The FrontPoint mobile app (for Android and iOS) and web portal are powered by Alarm.com. They both let you arm and disarm the system, view camera and doorbell video (live and recorded), run scenes, enable notifications, and configure alarm set reminders. The mobile app opens to a home screen that displays the name of your home and a selection of scenes that will put the system into an armed or disarmed state with the touch of a button. You can also run scenes using Alexa or Google Assistant voice commands, but the system lacks support for IFTTT applets.
The home screen also has tabs for all installed cameras and doorbells. Simply tap the camera tab to view a live stream with buttons to initiate full-screen viewing and two-way audio. At the very bottom of the home screen is a weather widget.
You can add users and manage notifications in the mobile app, but the web portal offers additional settings that let you schedule when you’ll receive notifications for specific sensors, create automations that will have certain events trigger recordings, and view a history of all activities.
Installing the FrontPoint Safe Home Elite system was easy in testing, but plan on spending between one to two hours from start to finish. I received an email from FrontPoint with a Get Started button that initiated the process. I entered my phone number and followed the on-screen instructions to unpack the hub and place it in a central point in my home.
Next, I unpacked the keypad and placed it in a location where I could get to it easily when entering and exiting my home. I confirmed my address and contact numbers and entered a password for the web portal, at which point the hub glowed green and displayed a green key icon. I hit Next and the hub was connected within a few seconds. I entered a new Master Code (used to arm and disarm the system) and was given the option to add user codes now or later. Next, I configured the hub to use my home Wi-Fi as a backup to cellular, and after a few more seconds it was connected.
It was then time to install the sensors, so I followed the instructions to unpack the door/window sensors. Since they are already paired at the factory, all I had to do was name each one, test them, and install them using the included double-sided tape.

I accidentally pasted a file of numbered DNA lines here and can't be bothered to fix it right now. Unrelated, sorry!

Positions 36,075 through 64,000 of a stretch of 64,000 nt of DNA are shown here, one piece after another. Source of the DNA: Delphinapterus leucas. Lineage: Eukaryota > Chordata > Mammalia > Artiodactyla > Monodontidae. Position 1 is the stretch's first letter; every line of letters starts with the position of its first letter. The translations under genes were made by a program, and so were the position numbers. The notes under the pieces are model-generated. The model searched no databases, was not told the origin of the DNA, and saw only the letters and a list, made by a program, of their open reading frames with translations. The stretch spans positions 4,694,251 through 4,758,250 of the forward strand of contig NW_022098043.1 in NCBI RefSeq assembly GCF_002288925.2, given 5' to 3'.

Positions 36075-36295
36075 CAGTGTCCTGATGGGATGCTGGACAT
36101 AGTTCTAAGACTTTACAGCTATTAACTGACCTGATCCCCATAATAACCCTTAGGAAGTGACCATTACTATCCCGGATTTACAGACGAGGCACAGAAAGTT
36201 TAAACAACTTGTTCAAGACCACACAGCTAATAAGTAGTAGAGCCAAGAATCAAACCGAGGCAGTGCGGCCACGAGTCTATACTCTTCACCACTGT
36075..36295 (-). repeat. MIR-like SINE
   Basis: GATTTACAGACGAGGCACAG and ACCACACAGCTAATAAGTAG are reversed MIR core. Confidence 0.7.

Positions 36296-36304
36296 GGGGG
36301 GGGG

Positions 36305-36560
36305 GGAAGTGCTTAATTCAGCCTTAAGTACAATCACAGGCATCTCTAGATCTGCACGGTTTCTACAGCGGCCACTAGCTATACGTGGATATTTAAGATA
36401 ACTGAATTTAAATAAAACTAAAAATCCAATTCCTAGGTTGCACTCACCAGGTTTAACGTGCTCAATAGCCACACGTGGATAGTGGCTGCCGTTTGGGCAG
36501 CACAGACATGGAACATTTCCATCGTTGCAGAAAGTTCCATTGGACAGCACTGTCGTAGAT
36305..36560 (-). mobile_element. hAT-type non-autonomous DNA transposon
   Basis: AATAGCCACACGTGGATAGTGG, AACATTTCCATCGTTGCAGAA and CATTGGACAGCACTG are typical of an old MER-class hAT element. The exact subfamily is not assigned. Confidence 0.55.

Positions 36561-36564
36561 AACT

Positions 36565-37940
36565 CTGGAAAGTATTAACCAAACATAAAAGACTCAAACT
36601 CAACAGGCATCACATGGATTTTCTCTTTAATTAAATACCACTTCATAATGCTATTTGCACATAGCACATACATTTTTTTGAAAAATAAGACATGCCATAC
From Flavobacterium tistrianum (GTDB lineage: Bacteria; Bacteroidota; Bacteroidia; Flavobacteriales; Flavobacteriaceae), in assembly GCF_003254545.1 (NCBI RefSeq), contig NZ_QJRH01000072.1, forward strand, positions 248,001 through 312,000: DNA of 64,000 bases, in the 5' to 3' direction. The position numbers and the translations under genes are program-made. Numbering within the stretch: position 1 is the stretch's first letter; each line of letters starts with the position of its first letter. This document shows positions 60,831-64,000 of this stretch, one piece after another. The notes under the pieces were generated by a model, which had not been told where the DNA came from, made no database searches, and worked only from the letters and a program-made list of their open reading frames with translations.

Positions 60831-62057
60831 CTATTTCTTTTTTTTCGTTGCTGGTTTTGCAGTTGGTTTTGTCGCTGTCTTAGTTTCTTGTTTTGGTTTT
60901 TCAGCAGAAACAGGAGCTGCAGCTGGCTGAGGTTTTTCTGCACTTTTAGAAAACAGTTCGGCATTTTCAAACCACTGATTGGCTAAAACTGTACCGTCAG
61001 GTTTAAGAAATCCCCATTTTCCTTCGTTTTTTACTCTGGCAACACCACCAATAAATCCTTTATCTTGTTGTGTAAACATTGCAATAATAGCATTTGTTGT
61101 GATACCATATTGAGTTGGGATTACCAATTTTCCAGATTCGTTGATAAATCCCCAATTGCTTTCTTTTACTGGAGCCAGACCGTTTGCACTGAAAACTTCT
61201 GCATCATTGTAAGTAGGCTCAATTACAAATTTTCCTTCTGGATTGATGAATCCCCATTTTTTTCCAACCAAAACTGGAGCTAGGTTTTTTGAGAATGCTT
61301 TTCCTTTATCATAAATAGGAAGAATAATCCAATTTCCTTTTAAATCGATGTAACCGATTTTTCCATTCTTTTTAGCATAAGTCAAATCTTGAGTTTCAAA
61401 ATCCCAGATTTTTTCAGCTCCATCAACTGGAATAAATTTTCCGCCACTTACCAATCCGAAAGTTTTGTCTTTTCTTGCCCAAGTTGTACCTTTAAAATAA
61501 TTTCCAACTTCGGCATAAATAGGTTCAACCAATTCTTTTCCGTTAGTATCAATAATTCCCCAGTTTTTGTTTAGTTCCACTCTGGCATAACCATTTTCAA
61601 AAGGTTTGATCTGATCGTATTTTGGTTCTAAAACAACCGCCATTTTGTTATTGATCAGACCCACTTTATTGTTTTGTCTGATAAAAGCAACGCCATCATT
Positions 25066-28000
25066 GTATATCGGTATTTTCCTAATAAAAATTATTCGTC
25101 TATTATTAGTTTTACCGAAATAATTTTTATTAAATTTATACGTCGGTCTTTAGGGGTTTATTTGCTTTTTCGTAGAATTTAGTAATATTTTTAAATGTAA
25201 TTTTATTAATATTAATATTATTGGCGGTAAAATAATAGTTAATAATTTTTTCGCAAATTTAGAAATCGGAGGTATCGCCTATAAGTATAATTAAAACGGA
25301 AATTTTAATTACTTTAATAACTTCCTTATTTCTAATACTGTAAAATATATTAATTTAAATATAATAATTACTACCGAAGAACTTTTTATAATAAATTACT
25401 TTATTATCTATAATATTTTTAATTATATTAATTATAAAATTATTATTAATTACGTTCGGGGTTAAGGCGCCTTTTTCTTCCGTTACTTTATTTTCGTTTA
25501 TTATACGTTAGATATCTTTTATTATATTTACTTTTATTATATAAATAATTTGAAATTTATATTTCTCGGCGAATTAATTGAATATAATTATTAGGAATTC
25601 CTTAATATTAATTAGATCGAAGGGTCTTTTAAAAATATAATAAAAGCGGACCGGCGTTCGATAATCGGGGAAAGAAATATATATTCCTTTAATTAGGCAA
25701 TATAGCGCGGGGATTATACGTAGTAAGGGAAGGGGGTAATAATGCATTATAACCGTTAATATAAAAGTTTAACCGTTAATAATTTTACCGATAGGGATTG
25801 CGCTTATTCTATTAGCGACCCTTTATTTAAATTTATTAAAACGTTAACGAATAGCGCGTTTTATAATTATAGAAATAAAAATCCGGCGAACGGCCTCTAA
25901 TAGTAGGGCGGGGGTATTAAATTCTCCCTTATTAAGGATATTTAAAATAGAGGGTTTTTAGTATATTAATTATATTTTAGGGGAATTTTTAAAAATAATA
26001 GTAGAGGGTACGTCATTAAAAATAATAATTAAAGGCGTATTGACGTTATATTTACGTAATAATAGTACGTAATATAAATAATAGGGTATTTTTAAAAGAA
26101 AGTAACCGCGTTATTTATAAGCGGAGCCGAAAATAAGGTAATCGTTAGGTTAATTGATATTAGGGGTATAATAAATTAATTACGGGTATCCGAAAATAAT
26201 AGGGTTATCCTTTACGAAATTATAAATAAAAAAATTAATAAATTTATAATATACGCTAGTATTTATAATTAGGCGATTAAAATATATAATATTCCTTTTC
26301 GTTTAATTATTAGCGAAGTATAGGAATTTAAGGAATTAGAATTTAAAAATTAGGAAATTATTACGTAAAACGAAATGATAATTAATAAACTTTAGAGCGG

Next, I installed the motion sensors, which was just as easy as the door/windows sensors. The heat/smoke detector came next, then the glass break sensors, and as with the other sensors, all I had to do was name them and install them using the double-sided tape. Once I completed the sensor installation, the system was activated.
To install the indoor camera, I plugged it in and connected to it using my phone’s Wi-Fi settings. I entered http://fpsetup in my phone’s browser, selected my Wi-Fi SSID, entered my Wi-Fi password, and the camera was connected within seconds. I logged into the FrontPoint web portal, clicked Video and Add Device, and selected the indoor camera. I named it, gave it a quick firmware update, and the camera was added to my system. The procedure for setting up the outdoor camera was the same.
To install the video doorbell, I shut down the breaker that supplies power to my doorbell wiring, removed my old doorbell, and wired up the SkyBell doorbell. Once power was restored I opened the app, tapped Doorbell Camera in the menu, and tapped Add Doorbell Camera. I confirmed that the doorbell button was flashing green and red, gave the doorbell a name, and connected to it using my phone’s Wi-Fi settings. I returned to the app, selected my home Wi-Fi SSID, entered my password, and after a 45-second wait, the doorbell was connected.
It took around an hour and a half to install all of the components, after which I watched a quick tutorial video, downloaded the mobile app, logged in, and was finished.
The FrontPoint system performed well in testing. All of the sensors responded instantly when triggered, and push and email notifications were received immediately. The internal siren is very loud and reacted instantly when a sensor was triggered while in Away mode. The indoor camera provided relatively sharp video with good color and clear night vision, but there was some slight barrel distortion around the edges. The outdoor camera also delivered sharp daytime and nighttime video, though it too showed minor signs of barreling. Live and recorded video from the doorbell was crisp, and the doorbell’s motion sensor worked perfectly. Visitor notifications arrived quickly when the doorbell was pressed and when the camera detected motion.
The system always followed my automations to have a camera record whenever a sensor was triggered or when there was an alarm event, and the motion sensors never failed to respond to movement. I appreciate the Arming Reminder feature, which always sent a push notification when the system was unarmed at a specific time of day. Alexa voice commands also worked as advertised. I had no trouble arming and disarming the system or running scenes using my voice.
With the FrontPoint Safe Home security system, you get everything you need to protect your house from intrusions and smoke and fire events, and you get a couple of cameras that let you monitor activity on the inside and outside of your home. It’s completely customizable and expandable, and like any good DIY system, it’s easy to install, responsive, and can be monitored remotely using your phone and a mobile app or from a desktop PC using the web portal.
FrontPoint no longer requires a monitoring contract, but if you want to take full advantage of the mobile app, mobile alerts, video storage, and home automation capabilities you’ll have to subscribe to a monthly plan, and they don’t come cheap. If FrontPoint’s monthly costs are prohibitive, a DIY system from LifeShield or SimpliSafe (both Editors’ Choice winners) would be a better choice. They both offer full-time and no-contract month-to-month monitoring options, and their components and monitoring plans are reasonably priced.
FrontPoint Safe Home Specs
|Upfront Costs||Start at $99|
|Monthly Fees||Start at $44.99|
|Professional Installation Required||No|
|Monitoring Contract Required||No|
|Power Outage Backup||Yes|
|Voice Assistant Compatibility||Amazon Alexa, Google Assistant|